The Little Thief
Most American movie critics have it hardwired into their circuitry to get excited about the work of foreign filmmakers. The truth is, though, that over the last decade, few such directors have emerged of genuinely timeless vision and power. I would count perhaps two: Denmark’s Lars von Trier, whose 1996 masterpiece, Breaking the Waves, used digital rawness to express the thirst for revelation in a secular age; and France’s Erick Zonca, whose 1999 art-house breakthrough, The Dream Life of Angels, a kind of Gallic Single White Female, was a fiercely disquieting study in the pathology of friendship.
Zonca’s new film, The Little Thief, is only 65 minutes long (it’s being paired with Alone, an earlier short work of his), yet I think it’s an even more gripping achievement than The Dream Life of Angels. Zonca has mastered a style of lyrical immediacy — a poetic realism in which events appear random and spontaneous yet charged with fate.
The title delinquent, Esse (Nicolas Duvauchelle), who looks like an even more fragile version of James Dean, quits his deadening job as a baker’s assistant and falls in with a cocky young clan of boxers and hooligans. They’re like a family to him, and Zonca stages Esse’s initiation into crime — breaking and entering, collecting payoffs from a pimp — so that we experience the most petty transgression as an edgy adventure that can instantly turn horrific. In his passive, Boy Scout-sociopath way, Esse feeds on the camaraderie, yet he invests his new identity with an unspoken romance that’s destined to blow up in his face. The Little Thief builds to a series of violent moral shocks as Esse, along with the audience, is jolted out of his wolf-pack reverie. The movie, at all times, stares at him with cleansing compassion. In just one hour, Zonca does more than create a character — he shows you a life.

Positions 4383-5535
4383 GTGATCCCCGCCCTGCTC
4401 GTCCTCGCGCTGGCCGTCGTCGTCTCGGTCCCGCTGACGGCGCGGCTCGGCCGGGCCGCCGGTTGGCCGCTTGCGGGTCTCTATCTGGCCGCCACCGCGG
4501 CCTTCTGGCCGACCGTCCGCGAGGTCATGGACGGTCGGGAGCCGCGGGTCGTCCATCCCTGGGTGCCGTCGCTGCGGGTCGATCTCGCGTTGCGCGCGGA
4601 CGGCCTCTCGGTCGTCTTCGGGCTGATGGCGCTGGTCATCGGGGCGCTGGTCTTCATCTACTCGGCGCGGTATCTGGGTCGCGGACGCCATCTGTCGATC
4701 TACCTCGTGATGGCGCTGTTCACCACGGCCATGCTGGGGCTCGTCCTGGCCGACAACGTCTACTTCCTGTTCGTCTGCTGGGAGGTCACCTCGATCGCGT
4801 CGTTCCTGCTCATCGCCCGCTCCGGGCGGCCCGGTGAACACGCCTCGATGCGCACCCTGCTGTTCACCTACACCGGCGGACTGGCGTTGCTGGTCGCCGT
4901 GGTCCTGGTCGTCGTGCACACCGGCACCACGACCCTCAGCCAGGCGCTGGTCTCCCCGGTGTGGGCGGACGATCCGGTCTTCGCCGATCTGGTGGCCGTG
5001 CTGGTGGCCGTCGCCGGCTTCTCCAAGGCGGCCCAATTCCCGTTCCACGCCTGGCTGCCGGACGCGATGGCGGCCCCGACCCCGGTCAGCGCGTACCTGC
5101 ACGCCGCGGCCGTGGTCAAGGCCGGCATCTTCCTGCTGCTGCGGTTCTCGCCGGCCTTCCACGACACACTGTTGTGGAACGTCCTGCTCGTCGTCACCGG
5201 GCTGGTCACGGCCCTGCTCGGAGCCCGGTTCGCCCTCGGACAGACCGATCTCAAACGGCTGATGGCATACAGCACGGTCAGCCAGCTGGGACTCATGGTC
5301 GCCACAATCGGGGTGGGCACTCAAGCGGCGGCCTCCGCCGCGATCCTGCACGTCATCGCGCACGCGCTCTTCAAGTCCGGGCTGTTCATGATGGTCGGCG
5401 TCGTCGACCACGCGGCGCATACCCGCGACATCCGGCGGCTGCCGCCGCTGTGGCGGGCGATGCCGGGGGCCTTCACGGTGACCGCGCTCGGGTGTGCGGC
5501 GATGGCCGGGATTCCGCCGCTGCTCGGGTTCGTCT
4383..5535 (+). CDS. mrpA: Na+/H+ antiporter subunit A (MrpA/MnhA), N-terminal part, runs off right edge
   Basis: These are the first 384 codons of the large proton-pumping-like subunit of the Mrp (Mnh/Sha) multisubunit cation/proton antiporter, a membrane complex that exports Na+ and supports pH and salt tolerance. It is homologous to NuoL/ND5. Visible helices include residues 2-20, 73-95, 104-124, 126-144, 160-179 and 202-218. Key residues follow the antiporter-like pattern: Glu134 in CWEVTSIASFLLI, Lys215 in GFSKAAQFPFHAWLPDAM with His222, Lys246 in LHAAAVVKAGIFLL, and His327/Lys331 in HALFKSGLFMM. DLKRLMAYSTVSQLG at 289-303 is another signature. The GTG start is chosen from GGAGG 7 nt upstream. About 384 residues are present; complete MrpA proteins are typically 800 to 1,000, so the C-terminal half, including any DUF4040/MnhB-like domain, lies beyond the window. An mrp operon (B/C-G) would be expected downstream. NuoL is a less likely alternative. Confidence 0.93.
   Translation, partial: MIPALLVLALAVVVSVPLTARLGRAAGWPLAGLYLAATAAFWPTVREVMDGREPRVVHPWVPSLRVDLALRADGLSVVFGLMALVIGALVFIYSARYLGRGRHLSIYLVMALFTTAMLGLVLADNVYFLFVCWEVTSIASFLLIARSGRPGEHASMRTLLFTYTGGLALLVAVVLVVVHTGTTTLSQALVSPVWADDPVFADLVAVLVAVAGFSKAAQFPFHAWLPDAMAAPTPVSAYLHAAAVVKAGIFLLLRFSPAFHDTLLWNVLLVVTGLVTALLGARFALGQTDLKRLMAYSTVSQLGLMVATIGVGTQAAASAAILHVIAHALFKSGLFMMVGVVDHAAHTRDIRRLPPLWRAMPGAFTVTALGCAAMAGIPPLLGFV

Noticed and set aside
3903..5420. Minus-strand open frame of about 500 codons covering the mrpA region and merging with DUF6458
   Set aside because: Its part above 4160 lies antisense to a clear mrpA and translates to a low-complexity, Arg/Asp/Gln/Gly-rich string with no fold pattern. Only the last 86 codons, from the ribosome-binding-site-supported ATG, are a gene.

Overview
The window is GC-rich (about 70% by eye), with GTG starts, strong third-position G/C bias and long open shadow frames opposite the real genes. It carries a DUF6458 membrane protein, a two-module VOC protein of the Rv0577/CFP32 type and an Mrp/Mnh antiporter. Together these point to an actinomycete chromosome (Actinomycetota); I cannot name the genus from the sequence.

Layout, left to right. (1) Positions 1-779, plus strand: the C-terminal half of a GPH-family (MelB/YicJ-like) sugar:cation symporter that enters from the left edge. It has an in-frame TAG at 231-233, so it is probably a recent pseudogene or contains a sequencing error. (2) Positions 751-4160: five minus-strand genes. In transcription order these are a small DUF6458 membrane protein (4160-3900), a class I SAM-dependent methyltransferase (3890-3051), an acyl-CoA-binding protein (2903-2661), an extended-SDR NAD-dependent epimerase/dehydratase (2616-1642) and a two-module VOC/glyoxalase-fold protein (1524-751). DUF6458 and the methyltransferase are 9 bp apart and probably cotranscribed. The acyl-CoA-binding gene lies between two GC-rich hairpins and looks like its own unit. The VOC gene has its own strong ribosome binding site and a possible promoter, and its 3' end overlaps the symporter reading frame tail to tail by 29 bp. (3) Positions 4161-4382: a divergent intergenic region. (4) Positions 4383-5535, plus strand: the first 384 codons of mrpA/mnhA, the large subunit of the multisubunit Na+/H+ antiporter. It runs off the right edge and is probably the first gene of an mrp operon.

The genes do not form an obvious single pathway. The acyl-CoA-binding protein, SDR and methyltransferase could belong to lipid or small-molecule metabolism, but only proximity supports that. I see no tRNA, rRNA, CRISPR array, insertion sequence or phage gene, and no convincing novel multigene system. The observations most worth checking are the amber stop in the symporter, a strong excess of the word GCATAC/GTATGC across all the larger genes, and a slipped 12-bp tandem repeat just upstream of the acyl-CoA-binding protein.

The Little Thief (Movie - 1999)